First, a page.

A Second Chance

Elizabeth and Danni came over for a pub meal last night. The Plough Inn at Tiptoe, our first choice, was fully booked until 8.30, so we popped down to The Trusty Servant Inn at which there was room. Unfortunately their main oven had just ceased working, so there were a number of dishes they were unable to produce. This was no real problem, as the excellent sausage and mash; liver and bacon; pasta; and fish and chips were all available. The two portions of mixed vegetables were too much for us all to share, and perfectly cooked, that is crisp and colourful. Trips to and from the bar required the use of slalom techniques. The group of somewhat inebriated young men wearing silly hats were perfectly happy to usher each other out of the gangway, but first one had to catch their attention. This wasn’t easy when they were prodding a friend’s sternum, which required all their concentration, whilst repeatedly iterating the punchline of a joke.
It was when the others came back to our home that we realised there are a number of ‘deliberate’ mistakes to this packing lark. Elizabeth and I both opted for red wine. There was only one wine glass not nestling in bubble wrap somewhere, so I had to quaff my beverage from a water tumbler. That, which must be grasped in a fist obscuring the liquid within, doesn’t quite have the same ambience as an elegant slender-stemmed bowl which can be lifted to view the ruby contents ripe for supping.
This morning we made another trip to Morrisons and returned loaded with more boxes. Packing continued this afternoon.
Smugglers Inn
Early this evening we gave ourselves a break and drove off to Milford on Sea. I waited in the Smugglers Inn car park, and watched the lowering sun still picking out the rooftops whilst leaving lower levels in shadow, whilst Jackie shopped in Hollands. RocksWaves on rocksWe then drove down to the beach where my chauffeuse sat watching the choppy seas crashing against the glistening rocks as I wandered along the shifting shingle.Isle of Wight & Needles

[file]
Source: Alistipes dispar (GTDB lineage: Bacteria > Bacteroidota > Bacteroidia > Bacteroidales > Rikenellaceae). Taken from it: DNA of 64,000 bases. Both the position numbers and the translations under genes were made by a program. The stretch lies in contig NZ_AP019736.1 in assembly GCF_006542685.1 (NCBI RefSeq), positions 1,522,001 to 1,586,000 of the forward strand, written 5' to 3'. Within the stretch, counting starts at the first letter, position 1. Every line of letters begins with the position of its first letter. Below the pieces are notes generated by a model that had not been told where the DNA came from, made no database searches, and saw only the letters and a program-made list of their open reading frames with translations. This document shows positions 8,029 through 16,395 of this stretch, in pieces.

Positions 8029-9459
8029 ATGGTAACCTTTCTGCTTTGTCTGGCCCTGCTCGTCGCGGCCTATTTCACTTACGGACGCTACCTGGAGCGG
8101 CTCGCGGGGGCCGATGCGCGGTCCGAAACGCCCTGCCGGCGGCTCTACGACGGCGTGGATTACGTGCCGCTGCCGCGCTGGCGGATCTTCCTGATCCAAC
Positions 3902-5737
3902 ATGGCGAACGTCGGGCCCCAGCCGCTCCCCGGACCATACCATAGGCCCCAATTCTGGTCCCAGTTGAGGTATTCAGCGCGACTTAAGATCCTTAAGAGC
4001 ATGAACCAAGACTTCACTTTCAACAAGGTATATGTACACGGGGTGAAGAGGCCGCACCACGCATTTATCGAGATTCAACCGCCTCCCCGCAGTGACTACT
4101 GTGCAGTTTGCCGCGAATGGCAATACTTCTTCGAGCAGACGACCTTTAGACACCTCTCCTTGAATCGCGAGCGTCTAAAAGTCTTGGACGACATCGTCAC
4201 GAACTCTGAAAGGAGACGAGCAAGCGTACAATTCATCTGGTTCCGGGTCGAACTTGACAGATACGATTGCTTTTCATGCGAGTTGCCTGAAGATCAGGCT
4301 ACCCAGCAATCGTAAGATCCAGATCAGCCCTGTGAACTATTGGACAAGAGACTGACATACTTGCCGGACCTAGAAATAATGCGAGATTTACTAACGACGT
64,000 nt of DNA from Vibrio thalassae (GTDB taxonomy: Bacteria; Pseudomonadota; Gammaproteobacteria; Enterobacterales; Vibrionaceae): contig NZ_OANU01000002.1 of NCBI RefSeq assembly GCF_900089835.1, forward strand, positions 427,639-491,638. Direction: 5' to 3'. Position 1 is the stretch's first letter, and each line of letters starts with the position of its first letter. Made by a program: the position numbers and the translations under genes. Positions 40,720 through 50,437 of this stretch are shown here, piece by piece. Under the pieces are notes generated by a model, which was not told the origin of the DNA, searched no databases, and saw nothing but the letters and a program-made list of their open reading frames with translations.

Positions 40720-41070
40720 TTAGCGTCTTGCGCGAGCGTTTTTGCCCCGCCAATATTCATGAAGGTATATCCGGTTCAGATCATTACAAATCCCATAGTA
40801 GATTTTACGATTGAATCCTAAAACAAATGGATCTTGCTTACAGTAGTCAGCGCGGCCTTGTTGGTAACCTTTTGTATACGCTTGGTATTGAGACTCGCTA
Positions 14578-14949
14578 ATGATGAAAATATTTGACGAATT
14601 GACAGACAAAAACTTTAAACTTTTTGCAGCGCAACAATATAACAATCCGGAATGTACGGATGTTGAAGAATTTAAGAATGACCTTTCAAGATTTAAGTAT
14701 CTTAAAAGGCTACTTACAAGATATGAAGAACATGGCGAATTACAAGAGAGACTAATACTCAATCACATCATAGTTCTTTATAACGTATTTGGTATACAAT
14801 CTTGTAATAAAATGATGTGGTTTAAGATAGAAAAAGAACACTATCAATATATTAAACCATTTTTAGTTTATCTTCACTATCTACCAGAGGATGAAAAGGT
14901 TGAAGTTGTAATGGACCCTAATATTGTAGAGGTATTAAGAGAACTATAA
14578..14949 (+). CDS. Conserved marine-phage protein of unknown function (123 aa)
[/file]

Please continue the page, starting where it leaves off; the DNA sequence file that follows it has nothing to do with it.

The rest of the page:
The Isle of Wight and The Needles appeared beyond the Solent in sharp relief.
The Marine restaurantThe Marine restaurant, the site of the St Valentine’s Day onslaught and rescue, now looks fully repaired.Beach Huts
Across Sturt Pond the beach huts gleamed in the dying rays against the backdrop of threatening skies.
Because Jackie had thought I had damned Zaika restaurant with faint praise on our last visit, we decided to give the establishment a second chance. This time the food, having passed the popadom test, matched the service. It will do.

The Wrong Date

I have begun reading Peter Roberts’ short history of Minstead in the seventeenth century.

On a cold, dark, and dank morning in this flaming June…….. just a minute, what flaming June?  We like to think of this early summer month as sunny and warm, so we call it ‘flaming June’.  That hardly applies.  I’ll use my grandmother’s ‘flaming’.  Grandma, you see, used ‘flaming’ as an euphemism for something else, of which I fondly hope she was unaware.  So, as I was saying, on a cold, dark, and dank morning in this flaming June, I walked the two fords loop, finishing, via the church footpath, at The Trusty Servant Inn where I was to meet Heather for lunch.

Rhododendron ringUnknown hands had fashioned a ring of rhododendron petals beside the bridle path at the top of the hill coming up from the first ford.  Just before I descended to The Splash, I noticed the twig circle, the mystery of which was unravelled on 11th January, has reappeared.  This all suggests that parties of schoolchildren are returning to the Study Centre just above that ford.

The church footpath was unexpectedly drier than usual, clearly having benefitted from maintenance work. Church footpath A bit of a ditch has been dug into the upper verge and channels have been cut across the path so water from the higher field is channeled into the lower one.

The Trusty Servant Inn was functioning during the period of Mr. Roberts’ history.  Perhaps the building itself has been reincarnated since then.  Heather and I reached the car park at the same time, and, never having met before but faced photographs of each other for about a year on the on-line Scrabble board, recognised each other even before she emerged from her car.  We knew we would get on because of the rapport we had shared on the game chats.  It was a most enjoyable lunch capped by my new friend coming back to our flat to meet Jackie and spend another hour or so with us both.